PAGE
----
FISHES in the sky? Well, isn’t that surreal!
How difficult is it to grow up in South East Asia, where art is a ‘plan B’ subject and not the goal that one would encourage a child to partake in since the education system is rigid against creativity? According to Tan Yong Lin, the Grand Prize winner in the Nando’s Art Initiative 2015 Digital Art category, it was a grim upbringing as his parents were strict and he had mentioned exasperatedly as we sat down for an interview at his solo exhibition, Hope & Despair that, “They wanted me to be an engineer.” It took his parents and family awhile to truly appreciate his work, to understand the colourful and shape-shifting world that he envisioned and a few weeks before the show, his father had called him with an intention to come and visit the gallery. If he was given the opportunity, he would contribute financially, physically and emotionally into changing the mind-set of the current and future generation regarding what art means to an individual and that the interest is not a heavy anchor burdening a person’s attention to finding a fruitful profession. There might be a child somewhere who like Tan Yong Lin had in his childhood, discovered his talent through doodling on the walls of his house causing his mother to send him for art classes where he could properly execute his imagination.
The young artist has a background of animation and VFX and he considered his lecturers and friends especially a local art community to be supportive of his inventiveness and they had given him a platform to ensure that his art is progressive. Tan Yong Lin personally did not intend to try and duplicate traditional art through digital art as from the ‘paintings’ featured, it seemed as if they were made from his own brush strokes however, he wanted to be experimental with different art forms and mediums.Walking through the exhibition is actually trading through Tan Yong Lin’s vision of his emotions and inspirations from friends and family; the surrealism in his art gave way to each viewer to be transported into his domain; “This boy is holding a fishing rod to represent the notion of patience and waiting,” he’d commented while gazing at one of his work titled, Desert Dream with an image of a boy and a camel fishing through the seemingly empty and endless Sahara. Tan Yong Lin assured that his aim was for those who came to marvel at the display to give their own interpretation of the faceless figures, the gigantic beasts and the vivid and fairy-tale like background of clouds and storms.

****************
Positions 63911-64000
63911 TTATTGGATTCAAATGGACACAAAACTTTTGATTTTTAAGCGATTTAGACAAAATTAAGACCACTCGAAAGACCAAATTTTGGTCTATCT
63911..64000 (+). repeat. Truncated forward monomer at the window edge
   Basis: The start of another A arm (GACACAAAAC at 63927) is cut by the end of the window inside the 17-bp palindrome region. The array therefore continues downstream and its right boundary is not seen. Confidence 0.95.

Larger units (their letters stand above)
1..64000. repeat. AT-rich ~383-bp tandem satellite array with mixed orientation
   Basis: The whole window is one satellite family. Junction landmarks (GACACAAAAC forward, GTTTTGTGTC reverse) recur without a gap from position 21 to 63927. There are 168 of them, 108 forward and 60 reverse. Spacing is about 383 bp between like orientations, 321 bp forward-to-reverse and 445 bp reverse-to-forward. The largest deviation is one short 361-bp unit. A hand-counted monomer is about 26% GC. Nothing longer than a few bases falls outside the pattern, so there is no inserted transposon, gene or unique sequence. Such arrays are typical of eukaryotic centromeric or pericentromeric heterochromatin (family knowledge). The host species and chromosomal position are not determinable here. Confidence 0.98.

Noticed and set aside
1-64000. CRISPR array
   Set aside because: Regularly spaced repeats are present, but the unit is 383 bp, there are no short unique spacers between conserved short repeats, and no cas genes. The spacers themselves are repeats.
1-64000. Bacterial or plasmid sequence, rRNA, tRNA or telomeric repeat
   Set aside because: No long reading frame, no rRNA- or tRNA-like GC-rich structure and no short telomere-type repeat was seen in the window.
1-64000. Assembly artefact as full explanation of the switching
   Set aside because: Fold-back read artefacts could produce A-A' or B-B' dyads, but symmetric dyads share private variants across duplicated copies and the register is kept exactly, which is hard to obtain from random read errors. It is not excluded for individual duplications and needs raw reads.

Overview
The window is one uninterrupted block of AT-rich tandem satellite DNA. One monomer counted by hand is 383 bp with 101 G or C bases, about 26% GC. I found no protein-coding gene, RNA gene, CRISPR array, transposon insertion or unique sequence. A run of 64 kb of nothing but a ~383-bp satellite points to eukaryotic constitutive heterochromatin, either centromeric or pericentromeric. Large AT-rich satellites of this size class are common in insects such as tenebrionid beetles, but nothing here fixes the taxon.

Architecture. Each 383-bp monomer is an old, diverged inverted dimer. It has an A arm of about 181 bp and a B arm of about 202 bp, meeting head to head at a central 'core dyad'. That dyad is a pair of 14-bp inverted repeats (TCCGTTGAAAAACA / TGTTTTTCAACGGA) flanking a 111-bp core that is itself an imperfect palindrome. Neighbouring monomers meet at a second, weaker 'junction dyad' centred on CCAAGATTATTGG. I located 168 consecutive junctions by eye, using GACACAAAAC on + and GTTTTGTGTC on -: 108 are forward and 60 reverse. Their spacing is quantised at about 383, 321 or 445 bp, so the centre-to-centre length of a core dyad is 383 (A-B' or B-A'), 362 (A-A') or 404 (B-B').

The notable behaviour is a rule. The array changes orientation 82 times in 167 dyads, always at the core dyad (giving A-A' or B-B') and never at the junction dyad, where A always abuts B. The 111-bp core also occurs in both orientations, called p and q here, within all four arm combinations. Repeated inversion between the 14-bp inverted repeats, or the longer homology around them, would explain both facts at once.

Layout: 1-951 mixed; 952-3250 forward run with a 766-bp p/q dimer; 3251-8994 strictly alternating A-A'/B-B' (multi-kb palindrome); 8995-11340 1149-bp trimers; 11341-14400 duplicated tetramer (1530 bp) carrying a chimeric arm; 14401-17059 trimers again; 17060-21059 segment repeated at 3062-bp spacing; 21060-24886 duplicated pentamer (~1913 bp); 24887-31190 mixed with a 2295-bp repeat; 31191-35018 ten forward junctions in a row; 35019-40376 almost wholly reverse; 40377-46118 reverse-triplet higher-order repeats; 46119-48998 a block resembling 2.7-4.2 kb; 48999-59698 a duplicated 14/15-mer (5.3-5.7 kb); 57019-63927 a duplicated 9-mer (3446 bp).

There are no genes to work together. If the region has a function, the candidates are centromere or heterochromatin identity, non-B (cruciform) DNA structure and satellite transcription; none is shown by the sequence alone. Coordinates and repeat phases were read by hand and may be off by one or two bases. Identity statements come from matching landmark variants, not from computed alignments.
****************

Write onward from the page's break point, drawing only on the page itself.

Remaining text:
He’d expressed that his favourite work of Hope & Despair was, Irreversible which was a visual of Kuala Lumpur split into two chromatic; the crumbling and dying city and a hopeful and brighter metropolitan reflected in the water. Environmental issues has a great part in Tan Yong Lin’s landscapes as he believed that art helps to raise environmental awareness and deliver powerful images which attract the crowd and allow them to have a discussion. “I wanted to create different art work for different states in Malaysia for the exhibition,” he’d explained how his plan was to make his images represent the many Malaysian states though; the time constraint did not allow it but, he hopes that he would venture into that project in the near future. The ethereal yet realistic spectacles of dreams, an abandoned realm, an inconvenient truth and a peek into an artist’s sentiments are what made Hope & Despair justly subjective and unique marking a successful first show of a rising creator. Tan Yong Ling proven to be generous in sharing his thoughts, also gave an advice to the youngsters who are involved in art, “You must do your plans not just make it. As long as the art has a story or a message, art is very personal to the respective artist, what they are thinking and feeling; there is no right or wrong.”
Tan Yong Lin‘s solo art exhibition, Hope & Despair was featured at Lot 123 and presented by Nando’s Art Initiative.